His makeup

Williams was drafted by the Indianapolis Colts in the seventh round of the 2013 draft. After spending some time on practice squads in Indy and later San Diego, Williams found himself without a team until the Cardinals signed him shortly after the 2014 season began.

Coming out of Utah State, Williams rushed for 1,512 yards and 15 touchdowns as a senior (6.9 yards per carry). He also set the single season record for receiving yards in (697) by a running back in 2012.

At 5'8, 198 pounds, Williams is an undersized running back who uses his explosiveness to create positive yardage fast. As you watch him in this clip, he does possess the home run ability in the open field. He measured at 4.48 40 speed at the combine in 2013 to go along with a 35" vertical. He's got good lateral ability and can zig zag along the offensive line at a good pace until he finds a crease. His undersized nature benefits him as it makes him tough to tackle and thus slippery, but it does limit him when it comes to plowing through defenders.

The Rams defense

if you consider starting Williams against the Rams on Thursday, you're doing so at a big risk. The Rams defense arguably improved the most as the season went along. They've climbed to sixth best against fantasy running backs after struggling early on. They now allow just under 13 points per game from RBs. They're also coming off consecutive shutouts against Washington and Oakland.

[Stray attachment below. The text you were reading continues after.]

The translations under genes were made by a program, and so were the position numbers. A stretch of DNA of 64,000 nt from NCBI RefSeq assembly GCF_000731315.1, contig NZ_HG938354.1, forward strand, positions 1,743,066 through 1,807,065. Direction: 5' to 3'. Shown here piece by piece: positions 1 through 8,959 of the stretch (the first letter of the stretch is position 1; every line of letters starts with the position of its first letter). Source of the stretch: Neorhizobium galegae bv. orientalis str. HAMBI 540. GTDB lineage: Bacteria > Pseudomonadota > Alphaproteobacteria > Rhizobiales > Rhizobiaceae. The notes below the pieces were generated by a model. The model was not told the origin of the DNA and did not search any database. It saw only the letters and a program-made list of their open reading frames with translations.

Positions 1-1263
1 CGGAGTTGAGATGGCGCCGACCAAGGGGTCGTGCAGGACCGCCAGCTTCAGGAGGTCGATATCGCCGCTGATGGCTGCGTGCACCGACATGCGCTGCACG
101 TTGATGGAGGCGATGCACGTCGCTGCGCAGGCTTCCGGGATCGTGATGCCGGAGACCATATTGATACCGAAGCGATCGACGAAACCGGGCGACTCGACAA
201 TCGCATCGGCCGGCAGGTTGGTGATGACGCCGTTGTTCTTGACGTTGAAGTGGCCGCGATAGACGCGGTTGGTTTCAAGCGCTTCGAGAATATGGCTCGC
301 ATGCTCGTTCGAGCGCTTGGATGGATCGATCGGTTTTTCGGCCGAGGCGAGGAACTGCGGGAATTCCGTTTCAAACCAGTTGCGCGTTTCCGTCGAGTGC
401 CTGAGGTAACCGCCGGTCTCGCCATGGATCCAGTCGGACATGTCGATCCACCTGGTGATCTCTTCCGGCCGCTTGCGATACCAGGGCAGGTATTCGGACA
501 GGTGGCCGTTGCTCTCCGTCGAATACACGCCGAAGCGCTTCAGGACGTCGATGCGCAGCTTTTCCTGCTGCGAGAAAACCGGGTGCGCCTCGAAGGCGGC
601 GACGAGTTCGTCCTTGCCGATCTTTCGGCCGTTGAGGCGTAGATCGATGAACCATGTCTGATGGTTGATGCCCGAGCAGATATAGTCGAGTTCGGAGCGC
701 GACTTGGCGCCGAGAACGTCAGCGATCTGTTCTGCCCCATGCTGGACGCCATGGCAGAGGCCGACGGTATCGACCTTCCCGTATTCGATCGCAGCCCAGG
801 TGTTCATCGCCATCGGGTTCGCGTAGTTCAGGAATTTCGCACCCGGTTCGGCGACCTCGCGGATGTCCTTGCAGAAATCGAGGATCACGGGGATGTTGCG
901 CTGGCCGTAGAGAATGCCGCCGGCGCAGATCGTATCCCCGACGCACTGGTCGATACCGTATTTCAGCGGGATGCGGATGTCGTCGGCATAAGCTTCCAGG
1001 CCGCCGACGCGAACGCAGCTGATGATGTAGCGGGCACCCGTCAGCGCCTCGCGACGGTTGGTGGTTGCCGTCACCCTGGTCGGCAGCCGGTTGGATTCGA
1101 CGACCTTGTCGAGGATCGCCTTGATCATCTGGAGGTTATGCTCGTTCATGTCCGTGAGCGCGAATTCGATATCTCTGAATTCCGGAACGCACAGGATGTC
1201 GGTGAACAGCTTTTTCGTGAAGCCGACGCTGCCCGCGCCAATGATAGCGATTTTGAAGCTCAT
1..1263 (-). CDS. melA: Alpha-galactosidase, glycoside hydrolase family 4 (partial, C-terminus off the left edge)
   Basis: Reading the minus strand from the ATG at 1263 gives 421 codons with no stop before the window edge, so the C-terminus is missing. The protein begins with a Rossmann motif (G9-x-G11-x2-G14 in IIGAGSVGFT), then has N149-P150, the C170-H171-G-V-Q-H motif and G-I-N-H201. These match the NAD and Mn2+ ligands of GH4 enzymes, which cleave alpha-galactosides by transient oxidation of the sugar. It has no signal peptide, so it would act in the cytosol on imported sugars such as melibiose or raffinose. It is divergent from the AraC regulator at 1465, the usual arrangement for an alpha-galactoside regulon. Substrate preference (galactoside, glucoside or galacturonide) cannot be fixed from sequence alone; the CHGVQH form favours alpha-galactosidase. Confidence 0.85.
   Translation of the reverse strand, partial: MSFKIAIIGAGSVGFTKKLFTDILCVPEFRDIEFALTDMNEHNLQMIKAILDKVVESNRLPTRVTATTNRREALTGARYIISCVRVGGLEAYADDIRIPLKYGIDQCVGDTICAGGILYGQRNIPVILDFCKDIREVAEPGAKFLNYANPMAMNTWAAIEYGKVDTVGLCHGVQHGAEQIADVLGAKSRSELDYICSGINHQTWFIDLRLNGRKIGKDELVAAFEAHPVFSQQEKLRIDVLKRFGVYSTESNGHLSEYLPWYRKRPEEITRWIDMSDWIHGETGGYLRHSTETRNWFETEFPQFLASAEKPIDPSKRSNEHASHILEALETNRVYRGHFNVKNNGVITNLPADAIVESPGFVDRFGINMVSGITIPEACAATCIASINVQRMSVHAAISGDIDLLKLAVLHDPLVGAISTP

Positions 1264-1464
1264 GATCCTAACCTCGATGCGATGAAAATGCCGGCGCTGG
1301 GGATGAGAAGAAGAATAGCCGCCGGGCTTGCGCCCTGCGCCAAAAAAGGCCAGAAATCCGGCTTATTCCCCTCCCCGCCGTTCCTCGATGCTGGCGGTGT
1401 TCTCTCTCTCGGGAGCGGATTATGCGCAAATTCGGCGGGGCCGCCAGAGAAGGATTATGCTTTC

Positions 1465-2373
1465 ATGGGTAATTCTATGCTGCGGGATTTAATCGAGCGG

They held Alfred Morris, a decent running back in his own right, to just six yards on eight carries last week. They allowed Raiders running back Darren McFadden (I know, it's McFadden) to just 27 yards on 11 carries a week before. The last time they allowed a 100 yard rusher was three games back against Chargers' Ryan Mathews.

The return of defensive end Chris Long has really given the Rams an extra pass rusher to go along with Robert Quinn. Both defensive ends have played well in recent games, with each accounting for a sack in the last two contests.  Linebacker Alec Ogletree has played better against the run recently after struggling early and their two safeties in Rodney McLeod and Mark Barron have been arguably the best combination at their respective positions in the league since Barron came over from Tampa Bay in late October.

Final verdict

If you picked up Kerwynn Williams, you have no reason to start him in this matchup. Steer clear if possible.

View Keith Allison's Flickr page here.

Last modified on Wednesday, 10 December 2014 13:49
George Banko

George Banko started talking about fantasy football shortly after graduating college. He started as an intern at FFChamps.com before working as a staff writer for Fantasy Knuckleheads. He currently contributes to the Fantasy Hot Read podcast, which is available on itunes. He also educated himself on player evaluation and is a graduate of The Scouting Academy in 2015, which is an online course run by former NFL Scout Dan Hatman. He started Fantasy Football Helpers as a blog in 2011 and converted it to a full-scale website in 2014. Read more.